By Autumn Spredemann
America’s education crisis is approaching another crossroads this year. Between January and July, more than a quarter of a million teachers and support staff called it quits amid heavier workloads and growing class sizes.
Complicating this is the growing number of illegal immigrant and special-needs students entering U.S. classrooms.
The teacher exodus has hit unprecedented numbers since the onset of the COVID-19 pandemic.
Educators say they face a seemingly never-ending series of challenges with inadequate pay and no hope on the horizon.
Moreover, some say policymakers outside education have set “unrealistic” standards for America’s dwindling supply of teachers.
Among the commonly cited reasons for leaving the profession are bigger class sizes, increased behavioral challenges, low pay, and a lack of administrative support.
Securing even the most basic classroom essentials, like enough desks for students in classrooms, has become a daily struggle for some.
This is especially prevalent in the student population who require a specialized curriculum.
The total number of children in special education has nearly doubled since the 1970s and accounts for an estimated 7.3 million U.S. students in the K-12 population as of 2022.
At the same time, American schools are scrambling to find qualified teachers to work in this rapidly expanding sector. At the start of the 2023-2024 school year, nearly every state reported excess job openings for special education teachers.
To make matters worse, these positions are staying open longer and have fewer applicants.
Meanwhile, the U.S. education and immigration crises have also crossed paths.
As of 2021, an estimated 29 percent—or 3.2 million students—came from households led by an illegal immigrant.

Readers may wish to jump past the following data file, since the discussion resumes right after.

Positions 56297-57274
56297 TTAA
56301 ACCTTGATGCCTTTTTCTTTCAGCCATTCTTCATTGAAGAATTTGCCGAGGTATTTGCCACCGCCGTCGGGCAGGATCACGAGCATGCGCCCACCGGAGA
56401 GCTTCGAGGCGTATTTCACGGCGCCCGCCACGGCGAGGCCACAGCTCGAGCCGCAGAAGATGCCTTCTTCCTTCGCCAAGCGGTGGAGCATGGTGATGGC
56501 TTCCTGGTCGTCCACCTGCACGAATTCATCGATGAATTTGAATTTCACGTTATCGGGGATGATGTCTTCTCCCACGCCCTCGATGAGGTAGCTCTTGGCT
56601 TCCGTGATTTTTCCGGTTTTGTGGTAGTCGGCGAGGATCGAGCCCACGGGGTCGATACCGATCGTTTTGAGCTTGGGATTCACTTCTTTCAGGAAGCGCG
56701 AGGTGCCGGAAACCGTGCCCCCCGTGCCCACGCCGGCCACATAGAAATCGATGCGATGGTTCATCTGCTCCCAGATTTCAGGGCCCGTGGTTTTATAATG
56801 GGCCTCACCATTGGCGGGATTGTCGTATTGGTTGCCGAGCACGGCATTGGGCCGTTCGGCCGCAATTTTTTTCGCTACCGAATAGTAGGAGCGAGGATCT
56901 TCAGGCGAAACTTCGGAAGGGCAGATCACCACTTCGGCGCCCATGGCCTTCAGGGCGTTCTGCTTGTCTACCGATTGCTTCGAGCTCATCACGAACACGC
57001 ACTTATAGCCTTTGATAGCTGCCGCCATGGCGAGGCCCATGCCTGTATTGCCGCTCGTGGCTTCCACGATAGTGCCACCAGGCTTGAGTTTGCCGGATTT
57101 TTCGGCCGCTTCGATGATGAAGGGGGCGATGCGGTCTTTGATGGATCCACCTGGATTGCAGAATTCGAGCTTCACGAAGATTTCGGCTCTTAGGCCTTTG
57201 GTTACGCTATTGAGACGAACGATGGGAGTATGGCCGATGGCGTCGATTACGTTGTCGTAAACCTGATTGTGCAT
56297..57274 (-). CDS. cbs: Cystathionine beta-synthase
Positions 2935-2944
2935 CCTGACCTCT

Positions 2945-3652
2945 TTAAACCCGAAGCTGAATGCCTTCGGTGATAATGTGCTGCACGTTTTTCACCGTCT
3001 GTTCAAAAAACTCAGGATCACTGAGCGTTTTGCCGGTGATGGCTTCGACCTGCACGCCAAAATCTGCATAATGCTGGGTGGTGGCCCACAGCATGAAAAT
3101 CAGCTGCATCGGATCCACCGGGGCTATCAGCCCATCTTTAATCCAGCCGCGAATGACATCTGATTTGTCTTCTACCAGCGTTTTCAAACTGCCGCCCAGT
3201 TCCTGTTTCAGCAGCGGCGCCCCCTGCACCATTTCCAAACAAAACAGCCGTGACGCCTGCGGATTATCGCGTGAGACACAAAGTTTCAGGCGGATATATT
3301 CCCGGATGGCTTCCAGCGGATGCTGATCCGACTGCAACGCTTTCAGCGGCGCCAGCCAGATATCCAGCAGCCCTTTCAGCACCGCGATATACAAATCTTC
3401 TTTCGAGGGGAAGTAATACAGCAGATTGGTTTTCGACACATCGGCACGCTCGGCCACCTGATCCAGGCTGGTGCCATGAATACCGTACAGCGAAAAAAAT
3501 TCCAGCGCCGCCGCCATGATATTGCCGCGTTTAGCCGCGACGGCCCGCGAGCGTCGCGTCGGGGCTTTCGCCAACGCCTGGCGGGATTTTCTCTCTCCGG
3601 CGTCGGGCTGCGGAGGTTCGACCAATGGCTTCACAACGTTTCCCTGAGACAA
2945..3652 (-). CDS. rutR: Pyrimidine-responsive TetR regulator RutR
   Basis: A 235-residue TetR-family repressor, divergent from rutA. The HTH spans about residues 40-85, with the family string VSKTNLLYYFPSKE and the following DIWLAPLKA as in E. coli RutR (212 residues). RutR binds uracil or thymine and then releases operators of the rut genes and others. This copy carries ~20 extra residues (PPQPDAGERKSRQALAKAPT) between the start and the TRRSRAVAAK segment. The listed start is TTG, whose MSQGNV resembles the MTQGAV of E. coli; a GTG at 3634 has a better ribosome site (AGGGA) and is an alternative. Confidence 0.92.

That number doesn’t reflect those arriving from these homes in 2022 or 2023, during which the United States has witnessed the highest surge of illegal border crossers in years.
The U.S. Customs and Border Protection (CBP) observed a record-breaking 2.76 million encounters with illegal immigrants in fiscal year (FY) 2022, and this year has already surpassed those numbers.
After July’s reported slowdown, U.S. officials noted a 60 percent spike in border encounters during the first half of September.
Thousands of these daily border arrivals are children, an increasing number of which, are landing on America’s doorstep alone. In FY 2022, CBP encountered more than 152,000 unaccompanied minors near the southern border.
And like all U.S. children, they’re entitled to a free public school education.
The 1982 Supreme Court ruling on Plyler v. Doe guarantees public education access to all K–12-aged children, regardless of their immigration status. While this lofty goal may work on paper, there are significant hurdles to putting it into practice.
Some educators say many of these children end up in special education due to language and other learning challenges.